Now that you know how a concussion is determined, you should understand what the immediate effects of one are. This includes the hours following a blow to the head and the first few days afterward.

    Right after a concussion is sustained, there are a few typical symptoms that arise. A headache is almost inevitable, but nausea, confusion, amnesia, and dizziness are often paired with it.

    Someone with a concussion may also experience a period of unconsciousness, brain fog, ear ringing, blurry vision, and light sensitivity. These ailments will often last throughout most of the healing process.

    In the days following a concussion, it’s also normal to feel fatigued, irritable, have a skewed sense of balance, and lack an appetite. When your brain is injured, it directly affects your ability to function and this is clear in the symptoms that appear.

    Long-Term Implications

    In some situations, there are also long-term complications resulting from a concussion. This will depend on how serious the concussion is and how well the healing process goes.

    Luckily, less than a fifth of those who endure a concussion experience long-term ramifications. Most symptoms disappear within six weeks and allow a person to resume their normal routine.

    For those that are less fortunate or experience multiple concussions, long-term effects are unavoidable. These are fairly similar to the short-term effects but prolonged. This includes a shift in personality, inability to concentrate, memory issues, difficulties sleeping, and depression.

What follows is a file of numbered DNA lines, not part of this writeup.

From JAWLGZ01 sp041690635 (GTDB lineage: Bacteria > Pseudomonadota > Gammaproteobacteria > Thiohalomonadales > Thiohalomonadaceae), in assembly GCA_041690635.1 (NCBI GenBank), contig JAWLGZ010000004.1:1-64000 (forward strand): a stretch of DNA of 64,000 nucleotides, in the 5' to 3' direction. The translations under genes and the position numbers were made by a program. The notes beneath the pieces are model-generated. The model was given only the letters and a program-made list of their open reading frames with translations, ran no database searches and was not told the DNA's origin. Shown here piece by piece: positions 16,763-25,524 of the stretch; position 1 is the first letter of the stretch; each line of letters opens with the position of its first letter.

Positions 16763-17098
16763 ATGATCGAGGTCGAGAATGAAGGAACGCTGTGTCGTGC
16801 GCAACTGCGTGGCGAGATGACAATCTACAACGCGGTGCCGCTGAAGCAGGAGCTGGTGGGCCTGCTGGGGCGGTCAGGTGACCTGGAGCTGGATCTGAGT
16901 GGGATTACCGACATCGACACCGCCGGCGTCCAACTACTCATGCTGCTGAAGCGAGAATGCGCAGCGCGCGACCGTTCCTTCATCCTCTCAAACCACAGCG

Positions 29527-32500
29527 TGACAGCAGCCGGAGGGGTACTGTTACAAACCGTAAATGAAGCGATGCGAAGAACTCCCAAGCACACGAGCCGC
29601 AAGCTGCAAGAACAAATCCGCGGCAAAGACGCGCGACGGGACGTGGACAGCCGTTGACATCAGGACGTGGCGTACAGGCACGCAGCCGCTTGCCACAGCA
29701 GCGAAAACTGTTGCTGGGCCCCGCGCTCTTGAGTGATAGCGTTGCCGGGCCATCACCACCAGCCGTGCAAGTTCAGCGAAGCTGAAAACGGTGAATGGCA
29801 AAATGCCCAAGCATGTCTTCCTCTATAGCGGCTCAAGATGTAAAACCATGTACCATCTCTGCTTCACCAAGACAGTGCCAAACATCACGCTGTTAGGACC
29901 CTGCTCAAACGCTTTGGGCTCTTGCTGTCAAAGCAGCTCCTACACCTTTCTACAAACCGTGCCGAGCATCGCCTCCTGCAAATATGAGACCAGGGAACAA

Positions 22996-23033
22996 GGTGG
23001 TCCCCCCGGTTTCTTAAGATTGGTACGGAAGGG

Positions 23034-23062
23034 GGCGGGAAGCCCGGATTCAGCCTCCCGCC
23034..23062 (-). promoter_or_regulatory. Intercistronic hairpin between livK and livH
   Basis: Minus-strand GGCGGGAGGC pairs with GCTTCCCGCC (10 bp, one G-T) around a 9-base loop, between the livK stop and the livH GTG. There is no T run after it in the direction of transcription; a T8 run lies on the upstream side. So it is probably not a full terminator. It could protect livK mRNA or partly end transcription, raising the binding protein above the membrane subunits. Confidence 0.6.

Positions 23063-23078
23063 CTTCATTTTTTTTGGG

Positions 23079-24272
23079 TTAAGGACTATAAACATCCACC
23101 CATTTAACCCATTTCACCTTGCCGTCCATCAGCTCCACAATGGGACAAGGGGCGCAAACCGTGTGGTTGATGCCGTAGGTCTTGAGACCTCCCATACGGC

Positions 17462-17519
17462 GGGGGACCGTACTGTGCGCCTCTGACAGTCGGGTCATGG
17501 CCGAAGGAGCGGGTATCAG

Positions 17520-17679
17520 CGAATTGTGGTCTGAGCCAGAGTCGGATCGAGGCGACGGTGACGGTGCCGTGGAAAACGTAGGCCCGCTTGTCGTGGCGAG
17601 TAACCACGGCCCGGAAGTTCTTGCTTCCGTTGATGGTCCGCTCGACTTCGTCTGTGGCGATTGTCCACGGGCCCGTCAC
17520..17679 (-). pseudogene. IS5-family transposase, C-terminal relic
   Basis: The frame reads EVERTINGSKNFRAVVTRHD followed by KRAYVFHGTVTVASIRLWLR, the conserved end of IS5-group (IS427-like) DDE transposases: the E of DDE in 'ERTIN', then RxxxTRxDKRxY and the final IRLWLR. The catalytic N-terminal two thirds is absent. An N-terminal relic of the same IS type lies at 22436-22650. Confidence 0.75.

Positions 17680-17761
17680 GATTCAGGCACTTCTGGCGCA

While long-term symptoms are unavoidable for some, many times they can be prevented by being diligent about resting after a concussion. Exacerbating your injury by returning to action too quickly is usually what results in long-term problems, so you need to be serious about resting and healing after receiving a concussion.

    Treat concussion properly to avoid long-term complications. Cognitive rest, involving avoiding mentally demanding tasks, is fundamental, with gradual reintroduction as symptoms improve. Symptom management, including medication for specific symptoms, complements rest.